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Changemaker  |  Leadership

Leading With Lived Experience


Monday, 18th April 2016 at 10:30 am
Ellie Cooper, Journalist
Dean Barton-Smith AM has been profoundly deaf since birth and, after more than two decades in the Not for Profit sector, he has taken on the role of CEO of Deaf Children Australia. Barton-Smith is this week’s Changemaker.

Monday, 18th April 2016
at 10:30 am
Ellie Cooper, Journalist


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Leading With Lived Experience
Monday, 18th April 2016 at 10:30 am

Dean Barton-Smith AM has been profoundly deaf since birth and, after more than two decades in the Not for Profit sector, he has taken on the role of CEO of Deaf Children Australia. Barton-Smith is this week’s Changemaker.

Dean Barton-Smith AMBarton-Smith believes his lived experience of deafness, and the challenges he faced in mainstream schools that lacked proper support, has held him in good stead to ensure that deaf and hard-of-hearing children have access to better services.

These early hardships inspired Barton-Smith to improve the lives of others. He has more than 10 years experience as CEO across different organisations, including the Victorian Mental Illness Awareness Council. He also campaigned for the establishment of the NDIS and has served as a member of its Independent Advisory Council.

As this week’s Changemaker, he explains why it’s important for people with lived experience to be at the helm of organisations.

How did you get your start in the Not for Profit sector?

As I was at a crossroads with my athletics career, I relocated from Adelaide to Melbourne in 1995 to work for a newly-established, innovative, national Not for Profit organisation [called the] Australian Communication Exchange. Australian Communication Exchange provides telecommunication access for people who are deaf, hard of hearing or have a speech impairment. The key service it provided is known as the National Relay Service.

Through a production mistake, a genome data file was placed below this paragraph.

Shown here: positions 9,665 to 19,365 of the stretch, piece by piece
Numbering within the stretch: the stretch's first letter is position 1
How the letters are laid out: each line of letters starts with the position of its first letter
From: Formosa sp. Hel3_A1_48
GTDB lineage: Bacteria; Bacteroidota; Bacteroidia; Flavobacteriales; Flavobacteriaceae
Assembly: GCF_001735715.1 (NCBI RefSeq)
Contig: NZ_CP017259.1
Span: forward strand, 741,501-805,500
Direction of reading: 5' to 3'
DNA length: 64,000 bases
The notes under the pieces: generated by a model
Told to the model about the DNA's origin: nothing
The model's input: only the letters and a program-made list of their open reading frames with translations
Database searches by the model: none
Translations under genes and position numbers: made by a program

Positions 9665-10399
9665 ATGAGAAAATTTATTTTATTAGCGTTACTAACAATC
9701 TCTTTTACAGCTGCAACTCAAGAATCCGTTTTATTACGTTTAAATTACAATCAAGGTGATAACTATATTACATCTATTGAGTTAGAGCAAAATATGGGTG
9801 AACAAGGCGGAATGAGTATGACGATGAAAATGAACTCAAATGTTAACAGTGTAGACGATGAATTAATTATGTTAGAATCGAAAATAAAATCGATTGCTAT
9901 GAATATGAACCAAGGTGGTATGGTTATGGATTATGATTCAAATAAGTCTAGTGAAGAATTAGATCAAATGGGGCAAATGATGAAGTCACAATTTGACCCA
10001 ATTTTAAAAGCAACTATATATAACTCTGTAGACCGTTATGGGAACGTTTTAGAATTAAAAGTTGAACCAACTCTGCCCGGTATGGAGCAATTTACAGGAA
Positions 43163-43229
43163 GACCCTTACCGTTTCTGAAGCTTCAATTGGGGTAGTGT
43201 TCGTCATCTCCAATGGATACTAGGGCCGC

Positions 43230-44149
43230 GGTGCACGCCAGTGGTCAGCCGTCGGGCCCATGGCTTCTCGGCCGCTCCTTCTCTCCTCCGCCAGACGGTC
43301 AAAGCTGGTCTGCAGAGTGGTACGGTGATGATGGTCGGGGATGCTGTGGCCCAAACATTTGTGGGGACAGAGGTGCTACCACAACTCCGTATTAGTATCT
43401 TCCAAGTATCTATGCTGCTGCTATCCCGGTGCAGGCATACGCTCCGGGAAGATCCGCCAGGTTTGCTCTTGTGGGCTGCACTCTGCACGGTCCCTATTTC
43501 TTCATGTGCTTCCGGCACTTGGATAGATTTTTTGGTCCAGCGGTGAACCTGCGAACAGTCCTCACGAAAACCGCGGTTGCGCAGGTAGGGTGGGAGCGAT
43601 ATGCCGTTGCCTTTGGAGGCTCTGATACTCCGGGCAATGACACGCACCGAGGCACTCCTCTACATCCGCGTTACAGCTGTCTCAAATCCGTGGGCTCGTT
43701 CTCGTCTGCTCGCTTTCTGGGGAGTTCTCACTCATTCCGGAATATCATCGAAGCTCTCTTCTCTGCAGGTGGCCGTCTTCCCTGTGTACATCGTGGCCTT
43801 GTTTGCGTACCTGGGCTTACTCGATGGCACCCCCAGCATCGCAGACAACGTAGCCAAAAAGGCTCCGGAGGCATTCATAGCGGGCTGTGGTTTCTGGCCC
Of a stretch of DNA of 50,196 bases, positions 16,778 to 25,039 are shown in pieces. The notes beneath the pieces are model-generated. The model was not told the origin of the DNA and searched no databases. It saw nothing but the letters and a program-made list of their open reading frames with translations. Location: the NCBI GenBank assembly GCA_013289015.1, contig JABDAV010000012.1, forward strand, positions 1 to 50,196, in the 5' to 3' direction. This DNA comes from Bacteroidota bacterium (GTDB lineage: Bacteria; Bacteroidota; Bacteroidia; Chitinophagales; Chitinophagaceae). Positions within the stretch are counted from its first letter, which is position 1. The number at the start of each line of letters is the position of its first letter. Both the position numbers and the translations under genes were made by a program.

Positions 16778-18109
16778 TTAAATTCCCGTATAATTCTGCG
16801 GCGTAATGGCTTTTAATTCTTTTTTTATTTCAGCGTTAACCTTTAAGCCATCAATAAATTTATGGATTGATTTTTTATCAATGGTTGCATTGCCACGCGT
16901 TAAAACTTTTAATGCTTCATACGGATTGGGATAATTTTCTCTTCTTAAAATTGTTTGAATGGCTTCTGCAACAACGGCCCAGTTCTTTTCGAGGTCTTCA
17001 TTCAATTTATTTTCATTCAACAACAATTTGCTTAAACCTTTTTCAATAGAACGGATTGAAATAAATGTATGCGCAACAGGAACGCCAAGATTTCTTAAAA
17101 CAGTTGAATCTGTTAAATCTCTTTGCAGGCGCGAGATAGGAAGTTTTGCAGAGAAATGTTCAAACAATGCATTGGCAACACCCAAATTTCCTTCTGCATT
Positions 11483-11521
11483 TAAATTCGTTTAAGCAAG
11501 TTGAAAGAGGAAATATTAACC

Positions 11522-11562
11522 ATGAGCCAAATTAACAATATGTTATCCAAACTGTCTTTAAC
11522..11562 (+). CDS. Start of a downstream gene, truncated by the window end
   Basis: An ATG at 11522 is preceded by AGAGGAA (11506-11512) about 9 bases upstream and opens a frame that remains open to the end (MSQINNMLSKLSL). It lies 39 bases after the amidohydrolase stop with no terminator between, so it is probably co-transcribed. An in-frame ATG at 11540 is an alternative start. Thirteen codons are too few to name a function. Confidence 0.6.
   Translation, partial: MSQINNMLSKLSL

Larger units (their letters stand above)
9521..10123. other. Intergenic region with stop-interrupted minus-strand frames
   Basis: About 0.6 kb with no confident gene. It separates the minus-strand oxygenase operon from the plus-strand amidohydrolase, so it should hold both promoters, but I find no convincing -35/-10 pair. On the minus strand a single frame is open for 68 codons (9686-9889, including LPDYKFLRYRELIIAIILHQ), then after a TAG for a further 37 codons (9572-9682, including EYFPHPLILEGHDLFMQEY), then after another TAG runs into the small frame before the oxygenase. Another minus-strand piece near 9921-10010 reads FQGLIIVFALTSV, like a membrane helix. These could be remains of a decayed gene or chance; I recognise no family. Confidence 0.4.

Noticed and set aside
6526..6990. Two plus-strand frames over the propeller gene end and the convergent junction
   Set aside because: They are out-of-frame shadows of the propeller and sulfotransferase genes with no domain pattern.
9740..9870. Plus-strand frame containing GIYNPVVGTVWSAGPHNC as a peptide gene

I ended up spending 10 great years at this forward thinking organisation under the mentorship of the founding chief executive officer Len Bytheway. Without a doubt, this learning opportunity helped broaden my capabilities, giving me a greater appreciation of the Not for Profit sector and providing me with the foundation to further my professional career.

What do you hope to achieve in your new role with DCA? And why are services for deaf or hard of hearing children so important?

I am joining the team at Deaf Children Australia during a period of significant change. We will be implementing Deaf Children Australia’s new strategic plan and aiming to expand our services through the unfolding opportunities created by the rollout of the National Disability Insurance Scheme. We will need to identify those new opportunities, innovate and establish strong partnerships with like-minded organisations.

We need to ensure that we intimately understand the challenges that children, young people and adults – and their families – experience in different life phases. Many across Australia still experience a sense of stigma, discrimination and a lack of access, leaving them feeling isolated and less included. In other cases, families are being misinformed as to what their deaf or hard-of-hearing child is truly capable of, and what options are available out there. We need to further increase awareness and understanding of the issues affecting deaf and hard-of-hearing children and youth, and their families.

While education of deaf and hard-of-hearing children is a bit better since I was growing up, we have a lot of work to do in that space. When I went back to university, I realised how powerful it was to have that asset of a good accessible education – to feel included and have a sense of accomplishment. Every day, we can leave little footprints in changing society’s perceptions. We have come a long way and we certainly have more work to do going forwards… but with ongoing perseverance, we will get there. The same applies to creating more opportunities in employment, sport and recreation.

How has your lived experience of deafness inspired you to make a difference in the lives of others?

Having experienced stigma, inaccessibility and discrimination throughout my school years and across various aspects of my employment and social life, I have come to understand that many people tend to be misled. They often don’t realise what deaf children, youths and adults are truly capable of if others consider making slight adjustments or modifications to enable those individuals to fully engage and contribute.

Making it to the Olympic Games and two Commonwealth Games plus four Deaflympic Games, allowed me to constantly challenge myself and society’s perceptions. Having applied myself to achieve my Masters in marketing with Monash University much later in life was another tough personal challenge. I found that I do have an element of choice and control with regards to environmental settings and that with assertiveness and a bit of awareness and education, I could achieve things that 15 to 20 years ago I would not have thought possible.